NASCAR officials announced Thursday that starting lineups and pit-stall selection will be determined using a competition-based formula, eliminating the random-draw element from all three national series through the end of the season.
The changes are set to take effect for the NASCAR tripleheader weekend scheduled Aug. 15-16 at the Daytona International Speedway Road Course.
The formula will use three performance metrics, which will be weighted and averaged to determine the lineup and pit selection order:
- Finishing position from the previous race (weighted 50%)
- Ranking in team owner points standings (35%)
- Fastest lap from the previous race (15%)
The competition-based formula will also bring with it the awarding of the Busch Pole Award in the NASCAR Cup Series and the Cometic Gaskets Pole Award in the NASCAR Gander RV & Outdoors Truck Series.
Since NASCAR returned to racing in May after a two-month shutdown because of the COVID-19 outbreak, only one race — the Cup Series’ Coca-Cola 600 — has been held with qualifying. Competition officials announced July 21 that racing would continue without pre-race practice or qualifying through the end of the year, a measure intended to limit at-track exposure for drivers, crew, safety personnel and officials.
In the majority of national series events since NASCAR’s May return, starting lineups have been set either by random draws according to groups ranked by team owner points or — in the case of consecutive events for a series at the same track — by an inversion of the top 20 finishers from the previous race. Pit stall selection had previously been determined by the finishing order from each series’ most recent race.
Scott Miller, NASCAR senior vice president of competition, said the new structure would draw on performance from both individual races and season-long results, rather than leaving a range of starting spots up to chance.
“We kind of consulted the playoff teams and then a few other ones as to what would be the best way to go,” Miller said. “We beat up several different things and feel really good where we landed. We feel like where we landed kind of serves both ends of the field — the perennial front-runners and then the rest of the cars still will have an opportunity to improve their starting spot. We feel like these metrics actually serve the field pretty well.”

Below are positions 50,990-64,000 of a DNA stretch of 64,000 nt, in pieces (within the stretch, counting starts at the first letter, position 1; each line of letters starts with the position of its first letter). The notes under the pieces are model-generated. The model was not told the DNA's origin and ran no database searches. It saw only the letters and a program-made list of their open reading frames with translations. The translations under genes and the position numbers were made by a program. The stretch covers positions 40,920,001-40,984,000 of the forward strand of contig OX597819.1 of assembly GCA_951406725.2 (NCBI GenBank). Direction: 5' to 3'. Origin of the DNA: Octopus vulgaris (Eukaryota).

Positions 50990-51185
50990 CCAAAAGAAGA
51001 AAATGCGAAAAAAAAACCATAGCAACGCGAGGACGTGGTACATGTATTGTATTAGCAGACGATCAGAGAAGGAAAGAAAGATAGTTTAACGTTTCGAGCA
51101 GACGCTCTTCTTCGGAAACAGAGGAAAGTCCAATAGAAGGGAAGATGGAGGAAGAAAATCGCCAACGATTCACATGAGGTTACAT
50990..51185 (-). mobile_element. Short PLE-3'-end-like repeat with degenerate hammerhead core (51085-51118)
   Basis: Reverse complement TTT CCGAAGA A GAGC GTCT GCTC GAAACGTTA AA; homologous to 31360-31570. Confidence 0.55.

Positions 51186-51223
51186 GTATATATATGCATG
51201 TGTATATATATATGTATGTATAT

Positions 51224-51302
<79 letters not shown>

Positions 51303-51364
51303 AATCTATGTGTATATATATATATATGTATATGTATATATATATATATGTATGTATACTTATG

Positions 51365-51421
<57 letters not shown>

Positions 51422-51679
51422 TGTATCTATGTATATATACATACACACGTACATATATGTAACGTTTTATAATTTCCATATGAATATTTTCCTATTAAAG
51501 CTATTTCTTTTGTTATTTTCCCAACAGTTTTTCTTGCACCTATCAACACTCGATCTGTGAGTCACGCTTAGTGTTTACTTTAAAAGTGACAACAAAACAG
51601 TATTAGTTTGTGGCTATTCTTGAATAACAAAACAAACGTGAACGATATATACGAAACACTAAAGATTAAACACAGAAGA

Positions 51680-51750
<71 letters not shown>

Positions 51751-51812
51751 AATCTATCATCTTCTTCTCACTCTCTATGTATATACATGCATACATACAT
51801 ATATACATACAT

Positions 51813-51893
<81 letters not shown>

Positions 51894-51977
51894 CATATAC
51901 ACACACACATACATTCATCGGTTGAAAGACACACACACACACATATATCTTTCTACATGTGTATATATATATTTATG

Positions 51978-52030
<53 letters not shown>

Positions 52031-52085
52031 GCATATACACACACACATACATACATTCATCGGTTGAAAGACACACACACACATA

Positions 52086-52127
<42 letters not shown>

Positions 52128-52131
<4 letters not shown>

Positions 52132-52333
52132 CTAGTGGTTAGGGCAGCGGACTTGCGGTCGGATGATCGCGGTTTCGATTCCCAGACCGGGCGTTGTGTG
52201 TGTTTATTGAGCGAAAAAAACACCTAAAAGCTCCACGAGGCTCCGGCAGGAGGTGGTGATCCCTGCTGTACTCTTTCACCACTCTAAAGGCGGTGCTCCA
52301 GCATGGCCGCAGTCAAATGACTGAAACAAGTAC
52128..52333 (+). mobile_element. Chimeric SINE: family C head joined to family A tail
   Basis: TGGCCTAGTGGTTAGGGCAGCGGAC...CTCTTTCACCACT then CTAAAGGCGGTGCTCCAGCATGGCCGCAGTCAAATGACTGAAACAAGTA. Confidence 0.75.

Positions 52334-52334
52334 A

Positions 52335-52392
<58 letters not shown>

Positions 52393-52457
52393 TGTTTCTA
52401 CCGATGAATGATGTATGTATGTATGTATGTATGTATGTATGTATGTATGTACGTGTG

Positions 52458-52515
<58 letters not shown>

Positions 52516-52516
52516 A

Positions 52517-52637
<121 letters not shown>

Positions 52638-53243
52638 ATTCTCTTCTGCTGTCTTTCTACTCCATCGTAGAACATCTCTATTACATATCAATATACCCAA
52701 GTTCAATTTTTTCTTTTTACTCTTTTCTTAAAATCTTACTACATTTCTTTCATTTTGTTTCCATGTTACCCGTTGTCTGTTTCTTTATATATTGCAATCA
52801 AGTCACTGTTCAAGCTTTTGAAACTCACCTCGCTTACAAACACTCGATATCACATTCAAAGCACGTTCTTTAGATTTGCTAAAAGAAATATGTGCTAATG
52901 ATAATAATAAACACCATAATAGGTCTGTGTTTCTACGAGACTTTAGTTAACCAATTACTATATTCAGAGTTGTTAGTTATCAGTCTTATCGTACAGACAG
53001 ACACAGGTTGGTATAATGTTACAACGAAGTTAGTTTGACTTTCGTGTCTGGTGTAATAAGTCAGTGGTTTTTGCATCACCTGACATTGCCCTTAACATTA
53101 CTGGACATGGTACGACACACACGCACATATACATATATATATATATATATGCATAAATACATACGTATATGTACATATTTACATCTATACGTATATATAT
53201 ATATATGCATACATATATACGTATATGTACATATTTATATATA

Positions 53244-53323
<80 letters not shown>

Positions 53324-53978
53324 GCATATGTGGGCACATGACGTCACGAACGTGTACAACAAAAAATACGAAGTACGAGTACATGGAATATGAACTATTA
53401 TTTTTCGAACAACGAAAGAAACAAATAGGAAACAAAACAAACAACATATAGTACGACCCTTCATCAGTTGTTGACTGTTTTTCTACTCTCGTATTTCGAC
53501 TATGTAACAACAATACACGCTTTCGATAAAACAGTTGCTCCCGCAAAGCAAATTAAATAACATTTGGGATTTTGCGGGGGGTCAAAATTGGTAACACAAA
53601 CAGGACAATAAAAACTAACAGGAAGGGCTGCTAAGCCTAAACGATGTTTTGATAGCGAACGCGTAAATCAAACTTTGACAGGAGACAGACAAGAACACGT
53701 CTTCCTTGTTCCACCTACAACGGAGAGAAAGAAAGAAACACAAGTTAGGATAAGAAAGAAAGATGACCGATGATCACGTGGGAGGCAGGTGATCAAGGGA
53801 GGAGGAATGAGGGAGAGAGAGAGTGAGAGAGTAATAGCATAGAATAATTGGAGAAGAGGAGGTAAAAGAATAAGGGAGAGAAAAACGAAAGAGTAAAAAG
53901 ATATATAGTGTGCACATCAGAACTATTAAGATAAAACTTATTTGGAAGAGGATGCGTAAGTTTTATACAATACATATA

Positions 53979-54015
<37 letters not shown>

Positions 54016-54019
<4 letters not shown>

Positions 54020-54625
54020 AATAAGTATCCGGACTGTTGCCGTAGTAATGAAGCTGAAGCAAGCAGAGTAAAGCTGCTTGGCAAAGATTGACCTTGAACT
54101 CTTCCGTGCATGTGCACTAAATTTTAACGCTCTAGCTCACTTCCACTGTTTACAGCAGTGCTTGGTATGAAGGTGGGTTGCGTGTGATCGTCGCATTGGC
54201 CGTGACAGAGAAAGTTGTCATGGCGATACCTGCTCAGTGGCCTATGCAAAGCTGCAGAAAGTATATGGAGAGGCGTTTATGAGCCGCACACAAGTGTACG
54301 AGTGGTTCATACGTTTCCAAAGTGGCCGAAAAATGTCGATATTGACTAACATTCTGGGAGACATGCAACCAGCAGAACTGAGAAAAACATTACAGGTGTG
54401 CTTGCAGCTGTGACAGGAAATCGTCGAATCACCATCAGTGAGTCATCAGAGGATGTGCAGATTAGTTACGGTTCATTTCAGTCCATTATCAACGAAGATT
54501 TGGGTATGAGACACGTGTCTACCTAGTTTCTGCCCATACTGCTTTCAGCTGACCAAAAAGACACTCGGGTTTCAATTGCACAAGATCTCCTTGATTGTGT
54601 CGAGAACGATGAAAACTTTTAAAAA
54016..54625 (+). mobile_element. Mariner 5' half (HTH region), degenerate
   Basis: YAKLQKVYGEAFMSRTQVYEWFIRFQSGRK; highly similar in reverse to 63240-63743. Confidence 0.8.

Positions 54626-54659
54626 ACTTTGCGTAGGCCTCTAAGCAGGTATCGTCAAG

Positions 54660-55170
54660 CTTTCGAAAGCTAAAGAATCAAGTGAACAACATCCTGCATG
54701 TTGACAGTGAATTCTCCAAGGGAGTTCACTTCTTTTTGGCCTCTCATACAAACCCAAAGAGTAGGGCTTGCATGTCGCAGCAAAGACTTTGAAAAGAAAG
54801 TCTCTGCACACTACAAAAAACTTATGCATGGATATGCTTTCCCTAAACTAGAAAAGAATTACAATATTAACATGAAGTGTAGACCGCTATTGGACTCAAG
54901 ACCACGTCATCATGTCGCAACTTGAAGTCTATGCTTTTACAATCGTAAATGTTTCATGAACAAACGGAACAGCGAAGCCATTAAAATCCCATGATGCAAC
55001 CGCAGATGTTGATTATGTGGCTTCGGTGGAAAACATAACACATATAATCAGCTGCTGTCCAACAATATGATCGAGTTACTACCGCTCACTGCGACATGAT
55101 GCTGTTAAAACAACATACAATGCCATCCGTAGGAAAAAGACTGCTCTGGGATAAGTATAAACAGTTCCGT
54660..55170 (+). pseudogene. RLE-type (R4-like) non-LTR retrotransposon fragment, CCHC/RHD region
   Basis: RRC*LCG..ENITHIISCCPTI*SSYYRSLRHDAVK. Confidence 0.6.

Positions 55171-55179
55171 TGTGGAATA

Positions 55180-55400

Current rules that include the grouped random draw will remain in place for this weekend’s NASCAR Cup Series and Gander RV & Outdoors Truck Series events at Michigan International Speedway, plus the Xfinity Series’ Saturday visit to Road America. Miller said competition officials stressed the importance of implementing the new lineup formula before the playoffs began in each series, allowing some time for officials to make tweaks to the system as needed before each circuit decides its championship.
“We want the experience. We want the teams to get used to it,” Miller said. “Anything that we may need to slightly adjust, we would like to have all that fine-tuned by the time we get to the playoffs.”
The points standings for each series are reset at the start of the postseason and again after each round of the playoffs are completed. Therefore, those resets will keep championship-eligible drivers at the front of the field when the starting lineups are calculated in the playoffs.
The new procedure is just the latest shift in what’s been an unprecedented season of adaptation to hold races after the coronavirus outbreak. Competition officials and crew chiefs had previously held virtual meetings by teleconference for the starting lineup draws, and on-track time and team rosters have been streamlined in an effort to restrict the disease’s spread.
“It’s been a heck of an industry-wide cooperative effort to be able to get us here,” Miller said, acknowledging the flexibility of NASCAR’s partners to operate under pandemic conditions. “These changes, especially the lineup one, when we did the random draw thing in the beginning, we looked at that as temporary. I think we all looked at and hoped — had our fingers crossed — that COVID was going to be a short-term thing. Well, it’s turned out to be obviously quite the opposite of that. So leading into the playoffs, it was just apparent to us that the random draw thing had served us well, but the playoffs needed something different, for sure.”